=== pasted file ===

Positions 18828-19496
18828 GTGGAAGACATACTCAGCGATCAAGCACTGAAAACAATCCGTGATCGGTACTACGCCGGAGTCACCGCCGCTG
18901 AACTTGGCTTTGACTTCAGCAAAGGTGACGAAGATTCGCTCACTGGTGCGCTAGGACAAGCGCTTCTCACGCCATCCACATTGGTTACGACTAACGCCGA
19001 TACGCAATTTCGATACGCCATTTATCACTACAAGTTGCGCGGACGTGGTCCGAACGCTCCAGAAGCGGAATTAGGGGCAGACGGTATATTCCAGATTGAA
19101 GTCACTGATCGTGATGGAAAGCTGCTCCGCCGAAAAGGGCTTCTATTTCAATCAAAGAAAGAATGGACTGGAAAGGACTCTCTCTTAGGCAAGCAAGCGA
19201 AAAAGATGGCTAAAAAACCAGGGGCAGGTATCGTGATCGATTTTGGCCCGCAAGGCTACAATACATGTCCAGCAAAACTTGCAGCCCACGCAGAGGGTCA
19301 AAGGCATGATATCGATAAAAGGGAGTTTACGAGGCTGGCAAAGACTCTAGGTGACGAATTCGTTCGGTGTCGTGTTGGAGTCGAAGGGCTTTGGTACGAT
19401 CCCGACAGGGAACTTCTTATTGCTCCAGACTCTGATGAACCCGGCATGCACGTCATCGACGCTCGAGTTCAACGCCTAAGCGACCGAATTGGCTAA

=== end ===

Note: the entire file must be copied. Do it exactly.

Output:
Positions 18828-19496
18828 GTGGAAGACATACTCAGCGATCAAGCACTGAAAACAATCCGTGATCGGTACTACGCCGGAGTCACCGCCGCTG
18901 AACTTGGCTTTGACTTCAGCAAAGGTGACGAAGATTCGCTCACTGGTGCGCTAGGACAAGCGCTTCTCACGCCATCCACATTGGTTACGACTAACGCCGA
19001 TACGCAATTTCGATACGCCATTTATCACTACAAGTTGCGCGGACGTGGTCCGAACGCTCCAGAAGCGGAATTAGGGGCAGACGGTATATTCCAGATTGAA
19101 GTCACTGATCGTGATGGAAAGCTGCTCCGCCGAAAAGGGCTTCTATTTCAATCAAAGAAAGAATGGACTGGAAAGGACTCTCTCTTAGGCAAGCAAGCGA
19201 AAAAGATGGCTAAAAAACCAGGGGCAGGTATCGTGATCGATTTTGGCCCGCAAGGCTACAATACATGTCCAGCAAAACTTGCAGCCCACGCAGAGGGTCA
19301 AAGGCATGATATCGATAAAAGGGAGTTTACGAGGCTGGCAAAGACTCTAGGTGACGAATTCGTTCGGTGTCGTGTTGGAGTCGAAGGGCTTTGGTACGAT
19401 CCCGACAGGGAACTTCTTATTGCTCCAGACTCTGATGAACCCGGCATGCACGTCATCGACGCTCGAGTTCAACGCCTAAGCGACCGAATTGGCTAA